Nolo raised the glass chimney, turned the valve and lit the gas. He replaced the chimney to its natural position, then looked around the basement.

There still wasn’t much light there, but he could make out stacked mattresses and roll-away beds against one wall. He thought he heard a moan and stopped, listened, then moved toward where the moan seemed strongest. Again, there came the “No-lo” sound and it was stronger than before.

He stumbled on a rolled rug that stuck out into his pathway. He caught himself in time and steadied himself with a hand on the wall. He pulled his hand away and there was blood on it. He could tell it was blood even with the dim light from the gas fixture far back at the stairs.

‘Now what would blood be doing down here in the basement?’ he muttered to himself.

The moaning grew louder as he approached a door at the end of the hall. His hand felt for the knob, found it and he twisted it. The door opened and Nolo heard the moaning really loud now. A flattened-out roll-away bed and mattress appeared to him in the corner of the room. There was something on it. He moved closer.

Joline’s eyes looked up at him, the dark blue eyes he had grown to love. A necktie stretched over her mouth and her lips moved slightly as she tried to make a sound. Her hands were tied behind her and a rope looped around her legs, holding her tight to the mattress and bed. A nasty wound on her head bled slightly, making her hair a matted mess.

Nolo leaped to Joline’s side and reached down to untie the gag in her mouth, but a hand stopped him, a hand with a pair of brass cuffs dangling from the wrist. Even in the lack of light, Nolo knew that hand and a deep shudder stormed up and down his spine.

“Wait, No-lo,” a voice said. “She’s all right. I didn’t harm her. But I could.” A man stood next to Nolo, but the gaslight was fading and Nolo couldn’t make out the features. Then darkness came. The gaslight went out completely.

Nolo stood very still. He could hear Joline breathing, but no more did she moan. She too must be entranced by what was happening. Nolo felt her eyes still staring at him even though her face had disappeared in the darkness.

“Only wanted to get your attention,” the voice said. “You remember me don’t you?”

What kind of person would kidnap Joline, bloody her and drag her to the basement, then entice our reporter to descend to the basement?

There was only one man that Nolo could imagine doing this. But he still hung from an oak tree back in Bernalillo and he was definitely dead.

Nolo still stood rigidly, every muscle in his body taut.

“Garcia?” he said. “But you’re a ghost.”

No one answered. Only Joline’s moaning broke the silence.

Again Nolo reached down to untie his friend. This time he was able to release her from the gag in her mouth. She gasped.

“I can’t see,” she said. “Oh, Nolo. I’m so frightened. Who was that man?” “I don’t rightly know. Could have been the ghost of José Garcia, but ghosts can’t tie people up and talk. At least I’ve never heard of it.”

“Get me out of here, Nolo.”

“I’m working as fast as I can. Move your body over. I can’t find the knot that holds your hands.”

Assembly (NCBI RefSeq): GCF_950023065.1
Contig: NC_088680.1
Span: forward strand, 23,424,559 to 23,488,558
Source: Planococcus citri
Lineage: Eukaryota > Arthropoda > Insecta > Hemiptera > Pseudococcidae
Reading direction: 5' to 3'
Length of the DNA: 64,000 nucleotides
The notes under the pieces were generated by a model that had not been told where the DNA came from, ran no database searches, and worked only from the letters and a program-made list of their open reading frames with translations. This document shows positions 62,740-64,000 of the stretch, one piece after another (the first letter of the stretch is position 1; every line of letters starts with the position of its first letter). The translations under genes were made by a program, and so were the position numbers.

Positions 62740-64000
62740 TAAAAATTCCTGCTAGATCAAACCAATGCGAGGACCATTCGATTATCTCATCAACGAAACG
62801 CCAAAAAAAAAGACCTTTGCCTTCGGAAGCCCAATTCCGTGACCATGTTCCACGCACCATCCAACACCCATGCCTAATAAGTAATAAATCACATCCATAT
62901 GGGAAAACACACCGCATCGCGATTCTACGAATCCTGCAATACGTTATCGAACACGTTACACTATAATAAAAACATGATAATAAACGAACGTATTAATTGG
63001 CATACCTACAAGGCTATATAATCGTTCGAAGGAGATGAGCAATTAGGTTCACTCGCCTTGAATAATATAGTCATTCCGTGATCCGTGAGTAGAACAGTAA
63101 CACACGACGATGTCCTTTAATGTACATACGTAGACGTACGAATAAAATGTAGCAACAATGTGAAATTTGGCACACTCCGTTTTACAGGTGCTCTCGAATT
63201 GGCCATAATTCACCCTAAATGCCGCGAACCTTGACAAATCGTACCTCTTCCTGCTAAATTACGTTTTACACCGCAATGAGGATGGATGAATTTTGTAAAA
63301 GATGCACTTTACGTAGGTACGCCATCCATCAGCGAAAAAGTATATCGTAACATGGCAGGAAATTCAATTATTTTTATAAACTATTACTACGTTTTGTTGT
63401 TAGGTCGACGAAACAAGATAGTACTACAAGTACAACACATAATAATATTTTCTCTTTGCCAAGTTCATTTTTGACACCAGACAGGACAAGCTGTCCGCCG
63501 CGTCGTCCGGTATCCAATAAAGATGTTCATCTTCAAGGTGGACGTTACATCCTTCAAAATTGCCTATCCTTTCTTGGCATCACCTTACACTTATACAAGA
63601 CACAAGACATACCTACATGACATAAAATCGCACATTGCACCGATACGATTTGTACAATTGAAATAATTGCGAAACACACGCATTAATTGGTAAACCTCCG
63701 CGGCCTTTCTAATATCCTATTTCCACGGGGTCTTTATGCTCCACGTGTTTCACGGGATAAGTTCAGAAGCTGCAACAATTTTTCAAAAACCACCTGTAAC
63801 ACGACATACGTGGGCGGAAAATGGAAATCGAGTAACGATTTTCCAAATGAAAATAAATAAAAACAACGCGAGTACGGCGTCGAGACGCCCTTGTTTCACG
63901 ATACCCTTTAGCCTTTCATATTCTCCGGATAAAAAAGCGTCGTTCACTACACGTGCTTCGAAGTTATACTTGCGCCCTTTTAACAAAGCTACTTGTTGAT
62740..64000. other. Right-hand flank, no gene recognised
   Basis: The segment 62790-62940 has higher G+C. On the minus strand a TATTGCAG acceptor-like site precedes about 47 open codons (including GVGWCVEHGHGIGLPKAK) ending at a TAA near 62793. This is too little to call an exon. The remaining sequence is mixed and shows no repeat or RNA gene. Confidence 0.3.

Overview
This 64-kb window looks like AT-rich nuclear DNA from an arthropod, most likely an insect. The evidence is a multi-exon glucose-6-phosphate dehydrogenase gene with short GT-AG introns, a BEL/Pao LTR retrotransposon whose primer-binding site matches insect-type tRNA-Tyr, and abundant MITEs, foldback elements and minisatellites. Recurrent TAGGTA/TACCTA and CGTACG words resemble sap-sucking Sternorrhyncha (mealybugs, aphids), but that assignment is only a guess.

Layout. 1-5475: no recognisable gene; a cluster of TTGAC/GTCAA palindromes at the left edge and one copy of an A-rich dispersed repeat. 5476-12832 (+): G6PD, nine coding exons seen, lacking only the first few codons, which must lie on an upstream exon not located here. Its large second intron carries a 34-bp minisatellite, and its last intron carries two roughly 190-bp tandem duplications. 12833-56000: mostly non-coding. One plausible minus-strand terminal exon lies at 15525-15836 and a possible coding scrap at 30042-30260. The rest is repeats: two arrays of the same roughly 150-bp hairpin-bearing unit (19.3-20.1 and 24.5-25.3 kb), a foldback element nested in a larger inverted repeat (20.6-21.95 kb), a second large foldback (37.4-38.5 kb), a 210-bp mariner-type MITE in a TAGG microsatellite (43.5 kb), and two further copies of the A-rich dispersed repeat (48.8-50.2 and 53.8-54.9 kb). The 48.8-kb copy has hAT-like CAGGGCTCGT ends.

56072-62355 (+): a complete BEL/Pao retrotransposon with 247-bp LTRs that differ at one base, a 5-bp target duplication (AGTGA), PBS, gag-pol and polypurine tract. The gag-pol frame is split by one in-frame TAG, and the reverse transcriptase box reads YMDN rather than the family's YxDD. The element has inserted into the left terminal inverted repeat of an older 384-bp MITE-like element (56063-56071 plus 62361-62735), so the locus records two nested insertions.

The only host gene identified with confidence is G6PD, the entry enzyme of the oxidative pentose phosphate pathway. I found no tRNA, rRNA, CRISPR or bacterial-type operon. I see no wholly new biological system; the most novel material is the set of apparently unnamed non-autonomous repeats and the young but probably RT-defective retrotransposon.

Nolo reached into his pocket, found a kitchen match and struck it on the wall. The match lit, then immediately the flame blew out leaving the room again totally dark. But during the brief illumination of the match, Nolo had spotted the place where Joline’s hands rested. He moved quickly to find the knot of the rope, untied it by feel and soon Joline was free.

Nolo felt her stand up from the bed. She was in his arms now and he crushed her to his chest. The woman melted to him and her head pressed strongly against his cheek.

“Let’s leave here,” she said.

The two of them felt their way along the wall. The door opening was barely visible as a gray shadow. Then a gust of wind arose and the door slammed shut in their faces, the resounding “boom” echoing in their ears.

Nolo tried the handle. Locked.

What was happening to him? Had a ghost really taken over his life and caused all these things to happen to him?

Nolo grabbed Joline’s hand and pulled her to him.

“We are in serious trouble,” he said. “It’s dark in here and we don’t have a way out. Any ideas?”

“Someone’s bound to hear us if we yell loud enough.”

“Have you looked at the door? Solid oak, same oak wood as the tree where Garcia was hanged in Bernalillo. If we get out of here, I’m going to write the story of my life.”

“What do you mean, if we get out of here,” Joline said. “Let’s work on a plan. We’ve got to get the door open. How do we do it?”

Nolo reached into his pocket. He counted the matches he had there. Three left. That wouldn’t go very far. He lit one and let it burn all the way down. Moving his head quickly to look around the room while there was light, he saw a tool box in the corner. The match burned his thumb, but he had a lead.

Tool box.! He stooped down to examine it. All it had in it was a pipe wrench and a pair of pliers.

He struck another match.

In another corner of the room, he saw a pile of old letters on a desk. That gave him an idea. A desk. There were always keys in a desk.

He’d once opened the door to his own room on Cortlandt Street with an odd key. He was younger then. Should be easy now.

Again, the match burned down to his fingers and Nolo dropped it quickly.